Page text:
Inadmissibility to Canada: Cross-Border Trade With the United States
Cross-border trade is an important part of both the American and the Canadian economies.
In today’s interconnected world, this trade is significantly easier as innovations in communications technology have allowed business dealings to be effectively conducted over long distances without needing the parties involved to be physically present. Despite this being the case, and no matter how advanced technology gets, some situations in the working world might require physical participation or call for face-to-face interaction.
For American citizens and residents with charges on their record, inadmissibility to Canada can pose problems when such situations necessitate travel north of the border. This primarily occurs in one of two contexts:
Cross-Border Business Relationships
Many Americans have work-related ties in Canada, the nature and importance of which vary widely depending on the circumstances. Whether going to see a client, an employer, a supplier or a distributor, the need to travel to Canada is not uncommon for certain Americans who have dealings with Canadian companies or residents.
While most of this business is unaffected by its cross-border nature, this is unfortunately often not the case for those Americans who have been arrested and/or charged with an offence. Such individuals might have serious difficulty when attempting to enter Canada, and can encounter heavy scrutiny from Canadian immigration authorities.
Many Americans may be surprised that even a seemingly minor incident on one’s record can affect their ability to carry out their work in Canada. Because most work-related trips to Canada are of a short duration and are often beneficial to the Canadian economy, individuals may not expect to be met with resistance when crossing the Canadian border. However, in many cases, no matter how significant a benefit Canada might derive from an individual being able to conduct his or her business in Canada, he or she is denied entry to the country.
If determined to be inadmissible, individuals can be refused entry to Canada. The repercussions of this can be wide ranging and have the potential to extend beyond the one particular trip not taking place. The Canadian business relationship can be jeopardized, and the individual’s employment might even be put at risk. If someone is in danger of being denied entry, there are steps he or she can to minimize the chances that their livelihood will be effected by mistakes from their past.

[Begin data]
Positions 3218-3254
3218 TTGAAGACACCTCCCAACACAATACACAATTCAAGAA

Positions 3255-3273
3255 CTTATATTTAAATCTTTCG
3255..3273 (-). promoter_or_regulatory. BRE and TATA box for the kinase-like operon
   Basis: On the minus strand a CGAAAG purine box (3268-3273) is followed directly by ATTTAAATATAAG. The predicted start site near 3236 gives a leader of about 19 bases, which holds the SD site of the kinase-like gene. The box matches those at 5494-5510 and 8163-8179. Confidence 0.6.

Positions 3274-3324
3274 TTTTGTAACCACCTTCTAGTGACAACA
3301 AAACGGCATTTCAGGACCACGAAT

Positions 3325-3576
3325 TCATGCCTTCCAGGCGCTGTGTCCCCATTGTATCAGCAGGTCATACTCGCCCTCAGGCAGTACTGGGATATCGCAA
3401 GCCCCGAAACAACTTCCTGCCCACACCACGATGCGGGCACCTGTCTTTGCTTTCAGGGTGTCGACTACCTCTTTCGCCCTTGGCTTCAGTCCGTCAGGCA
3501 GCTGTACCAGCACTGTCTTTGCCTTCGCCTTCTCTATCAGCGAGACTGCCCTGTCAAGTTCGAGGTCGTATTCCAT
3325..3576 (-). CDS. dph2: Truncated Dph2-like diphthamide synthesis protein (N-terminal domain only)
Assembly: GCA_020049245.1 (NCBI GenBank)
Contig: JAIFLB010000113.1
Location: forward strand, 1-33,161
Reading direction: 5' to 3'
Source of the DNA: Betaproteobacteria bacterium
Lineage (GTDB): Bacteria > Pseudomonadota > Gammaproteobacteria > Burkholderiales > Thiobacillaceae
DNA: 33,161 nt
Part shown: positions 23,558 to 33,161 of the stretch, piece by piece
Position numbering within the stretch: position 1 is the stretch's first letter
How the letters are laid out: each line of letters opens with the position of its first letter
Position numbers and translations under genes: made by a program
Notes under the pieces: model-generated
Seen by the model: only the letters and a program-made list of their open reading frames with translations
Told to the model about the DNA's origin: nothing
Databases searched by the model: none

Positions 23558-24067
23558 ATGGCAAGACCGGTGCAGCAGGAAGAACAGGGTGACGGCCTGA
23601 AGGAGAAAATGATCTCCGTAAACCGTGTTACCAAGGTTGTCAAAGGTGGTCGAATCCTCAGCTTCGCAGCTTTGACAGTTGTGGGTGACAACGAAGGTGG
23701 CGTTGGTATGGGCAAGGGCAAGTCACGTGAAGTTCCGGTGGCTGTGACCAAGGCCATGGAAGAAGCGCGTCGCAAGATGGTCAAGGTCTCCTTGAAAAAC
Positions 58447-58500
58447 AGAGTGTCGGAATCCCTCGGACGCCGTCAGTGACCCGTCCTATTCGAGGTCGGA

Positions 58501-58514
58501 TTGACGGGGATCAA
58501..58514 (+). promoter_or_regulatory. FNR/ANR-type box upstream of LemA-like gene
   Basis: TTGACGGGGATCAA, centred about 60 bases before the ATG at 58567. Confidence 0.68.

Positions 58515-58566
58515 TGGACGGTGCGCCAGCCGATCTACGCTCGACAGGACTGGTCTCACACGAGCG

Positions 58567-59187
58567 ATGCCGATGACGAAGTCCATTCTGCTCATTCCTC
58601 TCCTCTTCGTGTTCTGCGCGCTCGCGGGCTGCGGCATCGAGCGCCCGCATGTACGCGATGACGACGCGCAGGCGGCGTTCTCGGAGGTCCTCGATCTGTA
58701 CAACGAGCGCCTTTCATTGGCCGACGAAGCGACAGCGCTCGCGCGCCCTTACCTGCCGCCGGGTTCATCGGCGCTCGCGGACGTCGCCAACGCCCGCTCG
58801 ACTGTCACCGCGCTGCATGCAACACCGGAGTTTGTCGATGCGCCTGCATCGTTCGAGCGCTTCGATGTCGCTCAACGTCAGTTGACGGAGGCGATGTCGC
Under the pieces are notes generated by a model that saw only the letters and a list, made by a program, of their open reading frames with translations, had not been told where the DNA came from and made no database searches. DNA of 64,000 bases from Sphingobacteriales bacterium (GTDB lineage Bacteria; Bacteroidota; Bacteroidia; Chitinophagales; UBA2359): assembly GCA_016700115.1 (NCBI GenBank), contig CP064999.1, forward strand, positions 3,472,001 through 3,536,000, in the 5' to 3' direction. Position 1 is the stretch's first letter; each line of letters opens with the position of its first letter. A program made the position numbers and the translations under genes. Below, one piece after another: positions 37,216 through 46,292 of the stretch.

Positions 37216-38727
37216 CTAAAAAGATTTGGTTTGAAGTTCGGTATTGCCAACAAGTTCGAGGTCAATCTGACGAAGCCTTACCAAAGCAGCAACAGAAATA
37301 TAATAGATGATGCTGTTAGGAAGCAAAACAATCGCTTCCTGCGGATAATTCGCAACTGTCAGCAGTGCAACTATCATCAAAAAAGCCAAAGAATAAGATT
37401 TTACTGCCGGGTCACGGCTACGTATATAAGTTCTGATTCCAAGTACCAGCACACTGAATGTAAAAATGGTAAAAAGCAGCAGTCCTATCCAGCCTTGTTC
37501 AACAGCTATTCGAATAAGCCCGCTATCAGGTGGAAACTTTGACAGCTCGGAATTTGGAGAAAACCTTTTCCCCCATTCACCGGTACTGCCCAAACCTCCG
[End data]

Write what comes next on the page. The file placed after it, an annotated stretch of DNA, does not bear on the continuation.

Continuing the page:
Conferences, conventions, and trade shows
Canada is often the setting for events that are geared towards specific industries or that cater to certain groups of people with shared interests. In addition to serving as an opportunity to socialize and network with like-minded individuals and colleagues, these events often play a pivotal role in marketing a particular company’s product or service. They can also lead to collaboration and innovation within an industry, and can be revealing as to its general direction and trends.
For these reasons it is often important that Americans be able to attend these events. They may need to do so for any number of reasons and in different capacities. Some could be compelled to attend simply out of interest, others can do so for the purposes of market research, while others might be active participants or even organizers of the events. In many cases Americans are either directly or indirectly financially vested in the event, such that their inability to attend will negatively impact their bottom line.
In these situations being found inadmissible to Canada can and does cause an issue for many Americans with blemishes on their criminal record. In many situations, such individuals are turned away from the border and denied entry to Canada for the same reasons and in the same manner as described above. Criminal inadmissibility is taken seriously by Canadian immigration authorities.
Consult with a Canadian immigration attorney using the form below to overcome potential issues surrounding inadmissibility to Canada.